School Board Uncertain What MSU Online Instruction Will Mean for ELPS

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Gary Caldwell for ELi

MacDonald Middle School and all other ELPS schools began the school year remotely.

At last night’s East Lansing School Board meeting, board trustees cautioned that MSU’s big announcement – that undergraduate courses will again be online this semester – may not result in ELPS students returning to their own school buildings come September 30.

When President Stanley announced last week that MSU would go remote-only again for undergraduates, he encouraged undergraduates to study from their home bases. That led some to hope that local disease risk would be lessened, such that ELPS might restart in-person classes.

In fact, in the school board’s previous two meetings, the trustees and Superintendent Dori Leyko had talked about the arrival of MSU students from across Michigan and beyond as one reason ELPS was needing to begin the school year remotely.

Last night’s discussion of this issue arose after one person, never publicly identified, wrote in a question to President Erin Graham after public comment had ended. The person asked whether MSU shutting down in-person offerings would change ELPS’s decision about remote versus in-person learning.

The trustees broke their usual rules by bringing forward the question after public comment closed and also by directly engaging with it. Graham has previously treated public comment as a time for citizens to speak without having board members respond.

In the discussion, Graham stated that she still sees reopening ELPS as a risk. She referred to an article that estimated that 24,000 MSU undergraduates may be living in off-campus residences in East Lansing this fall.

But Board Vice President Terah Chambers emphasized that she is “committed to find a solution to bring kids back into the buildings,” focusing particularly on the needs of English language learners, special needs students, and early readers.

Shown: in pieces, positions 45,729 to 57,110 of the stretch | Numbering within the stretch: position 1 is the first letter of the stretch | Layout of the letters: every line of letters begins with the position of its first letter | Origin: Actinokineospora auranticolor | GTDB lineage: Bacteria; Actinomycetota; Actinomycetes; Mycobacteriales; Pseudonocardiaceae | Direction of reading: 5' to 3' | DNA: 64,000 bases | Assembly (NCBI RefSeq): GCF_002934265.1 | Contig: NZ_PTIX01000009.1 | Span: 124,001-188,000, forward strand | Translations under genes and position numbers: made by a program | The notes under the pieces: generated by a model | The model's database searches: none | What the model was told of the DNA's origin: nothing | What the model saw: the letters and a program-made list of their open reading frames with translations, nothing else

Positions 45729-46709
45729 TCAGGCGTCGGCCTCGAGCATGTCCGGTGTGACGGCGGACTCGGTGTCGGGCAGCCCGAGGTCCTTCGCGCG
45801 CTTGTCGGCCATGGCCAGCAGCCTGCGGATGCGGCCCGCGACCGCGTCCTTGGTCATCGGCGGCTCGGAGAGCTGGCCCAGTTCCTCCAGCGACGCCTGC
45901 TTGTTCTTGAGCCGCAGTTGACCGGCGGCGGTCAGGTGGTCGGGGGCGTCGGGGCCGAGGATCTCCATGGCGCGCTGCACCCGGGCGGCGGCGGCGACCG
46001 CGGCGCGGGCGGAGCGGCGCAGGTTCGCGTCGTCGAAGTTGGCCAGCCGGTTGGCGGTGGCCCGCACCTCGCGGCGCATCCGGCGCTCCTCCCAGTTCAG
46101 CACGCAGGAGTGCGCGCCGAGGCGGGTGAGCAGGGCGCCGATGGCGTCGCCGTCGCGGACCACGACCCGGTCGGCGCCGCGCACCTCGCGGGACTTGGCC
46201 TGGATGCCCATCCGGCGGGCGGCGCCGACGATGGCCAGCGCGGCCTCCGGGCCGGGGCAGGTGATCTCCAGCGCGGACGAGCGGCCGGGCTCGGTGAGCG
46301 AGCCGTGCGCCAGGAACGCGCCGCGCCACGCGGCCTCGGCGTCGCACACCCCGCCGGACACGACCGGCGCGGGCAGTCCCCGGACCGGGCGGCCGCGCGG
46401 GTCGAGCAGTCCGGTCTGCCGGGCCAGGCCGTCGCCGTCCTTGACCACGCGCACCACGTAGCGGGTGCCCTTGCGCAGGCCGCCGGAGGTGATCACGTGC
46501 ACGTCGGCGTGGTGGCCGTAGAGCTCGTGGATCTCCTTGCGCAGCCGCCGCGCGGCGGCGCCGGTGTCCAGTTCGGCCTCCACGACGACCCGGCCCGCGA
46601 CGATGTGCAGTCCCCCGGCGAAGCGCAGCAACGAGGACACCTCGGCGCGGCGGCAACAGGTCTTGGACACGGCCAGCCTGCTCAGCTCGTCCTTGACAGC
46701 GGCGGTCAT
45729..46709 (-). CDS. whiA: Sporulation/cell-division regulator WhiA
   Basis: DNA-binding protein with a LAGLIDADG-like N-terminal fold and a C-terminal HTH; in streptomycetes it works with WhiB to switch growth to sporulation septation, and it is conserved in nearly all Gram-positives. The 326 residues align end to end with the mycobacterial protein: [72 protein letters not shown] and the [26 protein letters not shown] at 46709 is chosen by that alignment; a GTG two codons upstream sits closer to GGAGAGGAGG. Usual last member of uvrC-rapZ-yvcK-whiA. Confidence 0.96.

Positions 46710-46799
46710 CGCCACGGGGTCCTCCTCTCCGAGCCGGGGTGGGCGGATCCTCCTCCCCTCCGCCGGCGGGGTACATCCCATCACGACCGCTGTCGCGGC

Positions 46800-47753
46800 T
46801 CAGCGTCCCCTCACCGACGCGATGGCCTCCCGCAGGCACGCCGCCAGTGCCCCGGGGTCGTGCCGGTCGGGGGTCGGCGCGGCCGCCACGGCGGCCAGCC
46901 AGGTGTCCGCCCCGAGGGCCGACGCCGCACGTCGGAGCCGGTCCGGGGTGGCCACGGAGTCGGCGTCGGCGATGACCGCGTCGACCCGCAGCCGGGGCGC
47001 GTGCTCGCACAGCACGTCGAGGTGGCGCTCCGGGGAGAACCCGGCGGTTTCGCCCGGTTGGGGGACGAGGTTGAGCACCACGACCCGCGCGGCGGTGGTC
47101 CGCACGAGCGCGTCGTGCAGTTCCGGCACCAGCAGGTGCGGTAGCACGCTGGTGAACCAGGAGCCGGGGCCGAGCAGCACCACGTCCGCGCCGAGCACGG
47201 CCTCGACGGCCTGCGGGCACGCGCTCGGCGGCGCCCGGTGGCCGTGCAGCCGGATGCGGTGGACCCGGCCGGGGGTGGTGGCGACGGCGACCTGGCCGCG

Nevertheless, speaking from her experience as a co-chair for one of MSU’s reopening subcommittees, Chambers emphasized that multiple factors come into play in the decision-making process, many of which the school board has no control over.

Trustee Nichole Martin supported the idea of using specific metrics and data for determining reopening, but she also acknowledged that releasing specific benchmarks might mislead parents. She pointed to the recent outbreak at Central Michigan University as an example of how quickly things can change.

Trustee Chris Martin, who has been the most critical of the district’s reopening roadmap, believes that once the district determines its “targets and metrics,” it can “have system to be flexible and nimble.” He believes that modes of instruction could change month by month for the next 12-18 months, depending on how the pandemic plays out.

Trustees Kate Powers and Hillary Henderson were absent from the meeting. Graham has temporarily excused Hilary Henderson from her duties following the sudden and unexpected death of Henderson’s husband Brett.

ELPS students begin their school year today through remote instruction. Many families began easing themselves into the academic year yesterday as they picked up school supplies and devices. But this is all happening under a lot of uncertainty about when in-person instruction will resume.

Nichole Martin took time at last night’s meeting to address rumors and social media posts that suggested that the ELPS School Board is not being straightforward with families about plans for deciding whether to remain online or reopen.

She encouraged parents to reach out to the Board, stating “posting [to social media] isn’t the best option for help.”

Chris Martin seconded Nichole Martin’s call for better communication. (The two Martins on the board are unrelated.) While Chris Martin sees social media “as a place to troubleshoot problems,” he said he also has seen how emails and conversations with families about what is or isn’t working can lead to productive adjustments to planning.

At last night’s meeting, families were also advised that the National School Lunch Program guidelines have changed and meals will only be made available for ELPS students who are eligible for free and reduced meals.

Families must preorder online or by phone. But they can preorder once for the entire semester. For now, parents can pick up at several locations. Drop-off is currently not available but should be in the upcoming weeks. (See a flyer on the program.)

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